March 1, 2016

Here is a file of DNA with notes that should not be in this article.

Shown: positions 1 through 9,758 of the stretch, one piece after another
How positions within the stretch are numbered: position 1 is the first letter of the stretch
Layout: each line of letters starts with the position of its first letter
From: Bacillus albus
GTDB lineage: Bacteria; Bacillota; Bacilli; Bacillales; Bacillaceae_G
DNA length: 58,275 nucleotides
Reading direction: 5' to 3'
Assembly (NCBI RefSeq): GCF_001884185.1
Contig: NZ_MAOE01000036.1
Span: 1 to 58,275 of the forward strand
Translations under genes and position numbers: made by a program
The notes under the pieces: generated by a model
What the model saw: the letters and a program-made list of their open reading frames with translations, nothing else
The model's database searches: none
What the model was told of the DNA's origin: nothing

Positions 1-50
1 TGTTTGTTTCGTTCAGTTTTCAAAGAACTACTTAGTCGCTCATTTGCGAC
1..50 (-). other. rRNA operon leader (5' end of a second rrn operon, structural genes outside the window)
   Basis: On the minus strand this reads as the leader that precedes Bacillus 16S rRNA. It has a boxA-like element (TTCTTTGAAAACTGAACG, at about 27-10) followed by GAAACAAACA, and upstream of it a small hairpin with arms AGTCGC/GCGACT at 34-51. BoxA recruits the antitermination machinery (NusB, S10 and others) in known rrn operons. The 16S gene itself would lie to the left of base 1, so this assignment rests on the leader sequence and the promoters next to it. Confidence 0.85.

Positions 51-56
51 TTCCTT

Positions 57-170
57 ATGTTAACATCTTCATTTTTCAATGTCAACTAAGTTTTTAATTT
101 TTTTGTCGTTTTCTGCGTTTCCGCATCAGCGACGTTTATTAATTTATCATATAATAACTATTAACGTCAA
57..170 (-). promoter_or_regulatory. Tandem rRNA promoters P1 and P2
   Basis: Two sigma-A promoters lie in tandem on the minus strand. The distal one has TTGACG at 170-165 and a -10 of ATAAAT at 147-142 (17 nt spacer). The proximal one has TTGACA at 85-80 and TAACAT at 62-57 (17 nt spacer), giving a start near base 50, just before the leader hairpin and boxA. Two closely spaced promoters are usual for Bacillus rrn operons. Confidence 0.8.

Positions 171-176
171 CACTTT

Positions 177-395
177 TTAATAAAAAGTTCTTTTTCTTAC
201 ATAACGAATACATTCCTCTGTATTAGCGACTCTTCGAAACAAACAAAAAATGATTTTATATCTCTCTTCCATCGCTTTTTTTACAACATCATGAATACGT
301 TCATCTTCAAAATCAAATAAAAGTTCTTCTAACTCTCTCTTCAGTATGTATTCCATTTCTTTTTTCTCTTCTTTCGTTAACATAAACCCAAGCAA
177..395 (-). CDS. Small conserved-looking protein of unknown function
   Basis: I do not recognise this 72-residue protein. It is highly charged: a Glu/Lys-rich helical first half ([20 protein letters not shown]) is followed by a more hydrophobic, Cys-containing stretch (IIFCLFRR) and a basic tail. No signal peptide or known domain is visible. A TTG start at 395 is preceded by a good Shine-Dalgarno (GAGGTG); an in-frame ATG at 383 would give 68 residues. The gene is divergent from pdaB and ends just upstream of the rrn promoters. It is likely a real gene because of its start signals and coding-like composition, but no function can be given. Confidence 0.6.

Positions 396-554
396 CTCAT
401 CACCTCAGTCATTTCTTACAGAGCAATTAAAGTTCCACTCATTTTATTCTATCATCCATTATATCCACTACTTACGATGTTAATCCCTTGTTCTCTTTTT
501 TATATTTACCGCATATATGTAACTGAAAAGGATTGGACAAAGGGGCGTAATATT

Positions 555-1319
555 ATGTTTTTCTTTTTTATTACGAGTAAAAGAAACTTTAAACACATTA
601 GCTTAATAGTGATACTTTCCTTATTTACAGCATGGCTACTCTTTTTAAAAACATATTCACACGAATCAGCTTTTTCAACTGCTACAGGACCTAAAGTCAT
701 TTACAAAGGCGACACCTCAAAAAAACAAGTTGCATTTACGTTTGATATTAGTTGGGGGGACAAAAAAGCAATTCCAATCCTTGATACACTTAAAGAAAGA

After a decade, the Corolla Effect and been corrupted into Crapolla affecting the essential essence of automotive inspiration. Automakers were no longer aspiring to create a product to outperform and outlast the competitors, instead they did the opposite. The concocted underhanded schemes (sometimes referred to as prudent business practices); asking themselves: how can we make people buy more Crapollas? Being that the very idea of an automobile started as an item of opulence; the luxury car was all but an equation well before the 1980. Making a luxury car was as simple as buying the best materials and putting them into the cabin of an automatic automobile with cruise control. However, automakers were amateurish on the other end of the spectrum. Before the Corolla effect took hold, cars were hit or miss; one either got an awesome automobile from a veteran brand still building loyalty (or a new one establishing credibility), or a lawful lemon that one would eventually leave stranded while hitchhiking home. Minimalism to attract new buyers had not been dominated in the modern automobile (again, the Model T is not considered a contemporary car and the Beetle was not sufficiently convenient (manual transmission)), until the second generation Corolla was released in 1970. After other automakers beheld Toyota attracting first time buyers in record numbers; all started trying to design a cheap car with Corolla efficacy. By the early 1980s, the cat was out of the bag; Americans have prudent plebian parsimonious tendencies to lame-mobiles when it comes to choosing a daily driver. They would prefer having a mundane car that they can always rely on, rather than a risky rogue vogue rider. Those fully-justified, prudent, fools begat a flood in the market. Thusly, a race for the high volume sales crown began. However, building a not-yet-Crapolla that hit all the marks in a boxy frame was only the beginning; the next leg of the race was getting the price as close to rock bottom as humanly possible to undercut the competition. Sadly, it was in this part of the race that cars lost their intrinsic soul, and the Crapolla was born. Comparatively speaking, this was came far the easy part. After summiting the mountain, they walk further down and closer to see what people’s limit is. In other words, how much the general population willing to scrimp to save a few (thousand) bucks on a Crapolla. By the 1980s, other auto manufactures found their own happy medium. Unfortunately for them, after designing their own adequate-mobile stencil; automakers came to a harrowing realization: even a merely sufficient car built after 1975 (thanks to the implementation of lemon laws) should not need to be replaced unless something goes catastrophically wrong. Ironically, the race for more sales led to a place devoid of them. A car sold solid will convince those on the fence, to buy, but once the fence is clear there are no new buyers. Multi-car households are a relatively new idea. Before that, people were happy sharing one car. Automakers needed to find a way to make people buy new cars, thus we entered the Crapolla home stretch. Cars began to be manufactured with built in lifespans, as long as they did not clunk out immediately, car makers were safe from prosecution. Crapollas grew to prominence in the 1980s. Even with a superb adherence to the guidelines of routine maintenance, most Crapollas would yield to age before their time. The owner, now accustomed to a new level of convenience promulgated by the prevalence of cheap cars, would have to go out and buy the first car that could suit his or her needs. Thusly the cycle of Crapolla continued.